Who was America’s first serial killer? Part I

Jack the Ripper gets advertised as the world’s first serial killer. Any book about the phenomenon of serial killing has to include a mention. Granted, most of them argue that he’s not really the first – just the first to get such widespread media coverage – but he’s known by the title, anyway. So who’s America’s first (media-reported) serial killer?

holmesPlease meet H. H. Holmes. If you did actually meet him, though, sometime between his birth in 1861 and his execution in 1896, he might not have given you that name. He was born Herman Webster Mudgett and didn’t adopt the Holmes name until he’d completed medical school at the University of Michigan and then moved away from home (and his first wife).

His habit of changing pseudonyms actually makes it all the easier to distinguish his wives. Holmes married new ones without divorcing the old ones, so at one point there were women thinking they were Mrs. Mudgett, Mrs. Holmes, and Mrs. Howard. Mrs. Howard testified at his murder trial, although she’d found out about the other two by then and reverted back to being Miss Yoke.

Holmes was hanged for a single murder: that of his friend Benjamin F. Pitezel. Pitezel thought he was in for an insurance scam. He moved to Philadelphia and opened up a patent shop using a pseudonym. The plan, as far as Pitezel understood it, was that Holmes would procure a cadaver – a relatively easy endeavor for someone who had been to med school and might have done a few shady dealings to get medical samples – and use it to fake Pitezel’s death. The two men would collect the $10,000 life insurance on the pseudonym and happily split it.

Unfortunately for Pitezel, Holmes wasn’t going to stick to the plan. A body was discovered in the patent shop and initially identified as the pseudonym, but Holmes and one of Pitezel’s children, fourteen-year-old Alice, attended a disinterment and identified the man as Pitezel. (Mrs. Carrie Pitezel was ill and could not go herself, and she needed her eldest daughter, Dessie, to help her with the baby.) Then, after Alice had made the statement that her mother was indeed a widow, Mrs. Pitezel sent her next two children, Nellie and Howard, to meet up with Holmes and Alice while she went to visit her parents. Throughout the next complicated steps, Alice, Nellie, and Howard traveled together, and Carrie, Dessie, and the baby were in a separate group.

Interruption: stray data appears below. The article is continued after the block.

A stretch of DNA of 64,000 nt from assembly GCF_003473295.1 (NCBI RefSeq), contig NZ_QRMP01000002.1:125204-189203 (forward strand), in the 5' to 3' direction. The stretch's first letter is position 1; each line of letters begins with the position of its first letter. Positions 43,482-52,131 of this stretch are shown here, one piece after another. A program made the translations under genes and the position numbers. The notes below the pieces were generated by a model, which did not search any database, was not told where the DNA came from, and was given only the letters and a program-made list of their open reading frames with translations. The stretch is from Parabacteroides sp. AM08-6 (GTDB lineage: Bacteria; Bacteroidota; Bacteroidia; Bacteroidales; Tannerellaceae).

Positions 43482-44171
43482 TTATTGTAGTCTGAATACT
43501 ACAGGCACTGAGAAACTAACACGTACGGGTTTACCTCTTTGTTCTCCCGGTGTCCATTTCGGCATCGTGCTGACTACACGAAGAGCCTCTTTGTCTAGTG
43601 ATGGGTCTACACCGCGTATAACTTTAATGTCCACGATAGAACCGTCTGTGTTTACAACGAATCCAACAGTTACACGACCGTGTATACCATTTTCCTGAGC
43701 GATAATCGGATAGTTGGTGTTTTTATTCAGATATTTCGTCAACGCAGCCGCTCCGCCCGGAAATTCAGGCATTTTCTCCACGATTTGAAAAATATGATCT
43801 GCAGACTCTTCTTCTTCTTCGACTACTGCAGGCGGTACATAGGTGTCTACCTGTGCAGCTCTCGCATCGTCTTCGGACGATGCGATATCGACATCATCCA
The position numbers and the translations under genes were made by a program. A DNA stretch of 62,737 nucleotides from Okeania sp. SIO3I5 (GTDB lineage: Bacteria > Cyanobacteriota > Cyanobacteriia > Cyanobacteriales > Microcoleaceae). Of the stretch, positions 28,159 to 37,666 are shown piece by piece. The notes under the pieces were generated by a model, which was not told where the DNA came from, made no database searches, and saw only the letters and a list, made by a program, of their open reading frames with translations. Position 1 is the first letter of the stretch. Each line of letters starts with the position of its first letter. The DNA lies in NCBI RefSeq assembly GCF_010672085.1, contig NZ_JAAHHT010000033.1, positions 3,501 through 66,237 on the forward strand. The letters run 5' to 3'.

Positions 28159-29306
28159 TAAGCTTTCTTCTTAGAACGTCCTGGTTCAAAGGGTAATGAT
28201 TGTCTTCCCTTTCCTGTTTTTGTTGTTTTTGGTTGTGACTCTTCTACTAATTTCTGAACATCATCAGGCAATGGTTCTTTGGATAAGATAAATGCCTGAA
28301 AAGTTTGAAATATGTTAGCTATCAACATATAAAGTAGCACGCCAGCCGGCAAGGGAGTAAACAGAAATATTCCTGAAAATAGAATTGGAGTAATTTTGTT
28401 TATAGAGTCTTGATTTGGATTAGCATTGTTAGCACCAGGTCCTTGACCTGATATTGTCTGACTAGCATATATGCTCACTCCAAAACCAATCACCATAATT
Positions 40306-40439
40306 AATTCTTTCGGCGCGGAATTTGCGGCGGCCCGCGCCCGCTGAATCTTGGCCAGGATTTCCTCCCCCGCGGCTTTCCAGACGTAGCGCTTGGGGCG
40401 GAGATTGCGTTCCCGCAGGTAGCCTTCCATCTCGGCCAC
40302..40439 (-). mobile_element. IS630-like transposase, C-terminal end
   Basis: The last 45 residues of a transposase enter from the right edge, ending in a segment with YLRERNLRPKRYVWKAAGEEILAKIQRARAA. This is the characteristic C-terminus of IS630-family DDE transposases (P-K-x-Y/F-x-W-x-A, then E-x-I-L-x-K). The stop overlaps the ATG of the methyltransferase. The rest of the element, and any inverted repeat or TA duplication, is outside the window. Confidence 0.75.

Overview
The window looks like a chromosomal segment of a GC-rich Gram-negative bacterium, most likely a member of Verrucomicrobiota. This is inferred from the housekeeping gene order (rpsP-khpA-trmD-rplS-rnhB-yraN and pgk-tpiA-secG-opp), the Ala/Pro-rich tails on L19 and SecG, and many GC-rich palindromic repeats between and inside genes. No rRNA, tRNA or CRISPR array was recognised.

Holmes began moving these two groups, along with his third wife – Mrs. Georgiana Howard – all throughout the midwestern United States and even into Canada. He had to control all of them and make sure they didn’t run into each other. Georgiana had no idea that the other two groups even existed. Carrie believed that she would be reunited with her husband at the next city, and Holmes kept telling her that the police had spotted them and that’s why they had to keep moving. It’s unknown what he told the three children, but by the time the police did catch up with them in Boston on November 17, 1894, Alice, Nellie, and Howard were nowhere to be found. Holmes was arrested, and so was Carrie Pitezel, on suspicion of insurance fraud. She was utterly confused and kept demanding to know where her children were.

The answer to that question wasn’t uncovered until the following summer when Detective Frank Geyer finally managed to trace Holmes’ convoluted backtrail, including his many pseudonyms, to two rented houses. The girls had been killed and buried in a house in Toronto; Howard had been killed and stuffed up a chimney in a house outside of Indianapolis.

geyerDetective Geyer made use of the newspapers in his search of the various cities so that he didn’t have to keep explaining himself to various realtors. In Toronto, he gave an interview to numerous reporters so that the story of Holmes and the three children became front-page news. After this, he only had to walk in for the realtor to tell him no, he had never rented to anyone matching Holmes’ description – or that yes, he did indeed remember a man using Holmes’ favorite cover story. Geyer was able to speed through his list of realtors and find the house where Alice and Nellie had been killed.

But the newspapers play another major role in this story because Holmes, sitting in prison, had access to them, too. He heard the commotion outside of the prison after the girls’ bodies were discovered and immediately called for the papers. By the time someone came to grill him about the discovery, Holmes already knew about it … and had used his time to prepare a story.

To be continued …

How do you know if your writing is “good enough”?